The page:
Most people don’t think about documentaries when they think about The Oscars, but this year the Oscar for Best Documentary Short went to a film that hit close to home. CRISIS HOTLINE: VETERANS PRESS 1, produced by HBO Documentaries, explored the Veterans Crisis Line and highlighted the important work being done by hundreds of men and women for our veterans.
Secretary of Veterans Affairs Robert A. McDonald issued a press release expressing his gratitude for the film’s raw look into how critical this service is to help prevent veteran suicide and violence. “We are hopeful that this documentary will help raise awareness of this important issue with the American public,” he said. “Our Veterans in crisis need to know that there is hope and asking for help makes them stronger.”
Vets can reach the Veterans Crisis Line at any time, 24 hours a day, 365 days a year. They just have to call toll-free 1-800-273-8255, option 1. Recently, the Veterans Crisis Line added the ability to text. Vets just need to send a message to 838255. The line also has support for deaf and hard-of-hearing individuals. There is also an online chat feature found on www.VeteransCrisisLine.net.
The Crisis Line is staffed by qualified Department of Veterans Affairs Responders and is completely confidential. Veterans, friends, and family members can call the number to get help for a veteran who is in a state of crisis. Since the outreach program began in 2007, responders have answered more than 1.6 million calls and made more than 45,000 lifesaving rescues. The text service, added in 2011, has responded to more than 32,000 texts. And the anonymous online chat has engaged more than 207,700 sessions.
Recognize the Warning Signs of Veterans Crises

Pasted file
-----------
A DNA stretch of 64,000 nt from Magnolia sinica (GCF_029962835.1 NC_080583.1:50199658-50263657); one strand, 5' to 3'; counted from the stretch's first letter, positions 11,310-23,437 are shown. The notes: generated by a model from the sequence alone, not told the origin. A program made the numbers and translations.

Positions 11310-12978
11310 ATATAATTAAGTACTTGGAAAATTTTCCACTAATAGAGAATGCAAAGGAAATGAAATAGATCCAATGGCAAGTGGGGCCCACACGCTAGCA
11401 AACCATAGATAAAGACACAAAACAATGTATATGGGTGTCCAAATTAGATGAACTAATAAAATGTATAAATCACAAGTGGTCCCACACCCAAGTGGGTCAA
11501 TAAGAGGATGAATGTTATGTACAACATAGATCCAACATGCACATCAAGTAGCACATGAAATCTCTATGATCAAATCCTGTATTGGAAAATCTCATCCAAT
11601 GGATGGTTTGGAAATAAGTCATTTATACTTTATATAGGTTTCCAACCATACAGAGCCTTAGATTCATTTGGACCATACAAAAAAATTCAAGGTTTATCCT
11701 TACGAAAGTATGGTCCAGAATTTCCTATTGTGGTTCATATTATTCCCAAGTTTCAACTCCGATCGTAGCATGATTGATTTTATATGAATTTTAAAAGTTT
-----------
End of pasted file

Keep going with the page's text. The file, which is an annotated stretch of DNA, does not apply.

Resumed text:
If you are a friend or family member of a veteran, the following are warning signs that the veteran may be experiencing a personal crisis and requires help.
- Unexplained or uncontrolled rage or anger.
- Anxiety, agitation, sleeplessness, or mood swings.
- Increasing substance abuse.
- Hopelessness, feeling like there’s no way out and no value to their life.
- Engaging in risky activities without concern for the consequences.
- Withdrawing from friends and family.
- Ignoring personal and professional duties/obligations.
- Quitting hobbies.
Veterans can also call the Crisis Line for themselves if they recognize signs or trouble or if they just need someone to talk them through a difficult time.
- Looking for ways to kill yourself.
- Self-destructive behavior like drug abuse, acting recklessly with weapons or hazards.
- Thinking about hurting or killing yourself.
- Talking about death, dying, or suicide.
There have been many studies on PTSD in veterans that revealed there could be a connection between combat trauma and suicidal tendencies. The VA health care system offers mental health counseling to help veterans cope with their symptoms. If you suffer from mental or physical injuries or conditions from your time in military service you may qualify for VA disability benefits. When you’re ready to get started, contact Veterans Help Group® for assistance and support for your claim. Call today – 1-855-855-8992.